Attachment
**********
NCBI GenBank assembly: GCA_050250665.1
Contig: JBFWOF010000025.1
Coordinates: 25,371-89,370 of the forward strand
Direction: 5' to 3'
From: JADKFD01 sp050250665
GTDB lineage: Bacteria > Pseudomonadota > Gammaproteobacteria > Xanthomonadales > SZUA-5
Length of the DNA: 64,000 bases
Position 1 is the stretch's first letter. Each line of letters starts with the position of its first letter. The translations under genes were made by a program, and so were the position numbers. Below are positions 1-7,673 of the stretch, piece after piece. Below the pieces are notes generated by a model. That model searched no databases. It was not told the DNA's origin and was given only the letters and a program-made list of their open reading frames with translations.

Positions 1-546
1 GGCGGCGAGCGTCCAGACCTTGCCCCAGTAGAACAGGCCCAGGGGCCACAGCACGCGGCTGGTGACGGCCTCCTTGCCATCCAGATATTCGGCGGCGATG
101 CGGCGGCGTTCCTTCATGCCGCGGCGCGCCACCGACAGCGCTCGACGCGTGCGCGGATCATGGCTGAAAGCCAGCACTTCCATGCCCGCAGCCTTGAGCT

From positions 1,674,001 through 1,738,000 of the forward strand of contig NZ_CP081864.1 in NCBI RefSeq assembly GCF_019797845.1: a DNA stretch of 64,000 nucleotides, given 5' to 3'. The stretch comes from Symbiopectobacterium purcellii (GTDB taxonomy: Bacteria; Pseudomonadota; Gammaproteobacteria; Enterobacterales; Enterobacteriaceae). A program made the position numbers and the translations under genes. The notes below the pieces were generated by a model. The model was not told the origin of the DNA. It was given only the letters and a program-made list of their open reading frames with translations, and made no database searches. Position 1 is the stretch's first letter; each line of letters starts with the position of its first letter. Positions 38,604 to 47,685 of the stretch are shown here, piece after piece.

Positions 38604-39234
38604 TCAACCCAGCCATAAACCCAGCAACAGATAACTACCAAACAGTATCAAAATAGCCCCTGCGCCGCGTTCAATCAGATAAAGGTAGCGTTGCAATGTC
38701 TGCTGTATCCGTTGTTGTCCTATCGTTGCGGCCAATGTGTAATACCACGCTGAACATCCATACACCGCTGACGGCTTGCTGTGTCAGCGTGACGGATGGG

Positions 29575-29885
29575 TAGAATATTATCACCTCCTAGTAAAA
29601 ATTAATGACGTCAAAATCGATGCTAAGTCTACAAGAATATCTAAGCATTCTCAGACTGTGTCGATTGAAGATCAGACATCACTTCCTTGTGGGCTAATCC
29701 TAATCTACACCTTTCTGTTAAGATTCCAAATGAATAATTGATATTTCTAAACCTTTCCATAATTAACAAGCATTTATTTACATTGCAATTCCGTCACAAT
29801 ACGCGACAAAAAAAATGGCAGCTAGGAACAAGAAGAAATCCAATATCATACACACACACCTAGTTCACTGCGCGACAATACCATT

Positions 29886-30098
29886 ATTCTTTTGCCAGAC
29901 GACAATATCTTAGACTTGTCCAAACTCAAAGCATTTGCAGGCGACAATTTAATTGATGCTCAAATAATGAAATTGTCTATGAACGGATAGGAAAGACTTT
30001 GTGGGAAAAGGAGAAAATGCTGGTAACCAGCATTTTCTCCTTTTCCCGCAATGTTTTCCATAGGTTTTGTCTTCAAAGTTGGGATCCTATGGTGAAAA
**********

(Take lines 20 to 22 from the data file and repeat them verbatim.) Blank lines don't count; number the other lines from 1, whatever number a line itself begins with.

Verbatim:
29801 ACGCGACAAAAAAAATGGCAGCTAGGAACAAGAAGAAATCCAATATCATACACACACACCTAGTTCACTGCGCGACAATACCATT

Positions 29886-30098
29886 ATTCTTTTGCCAGAC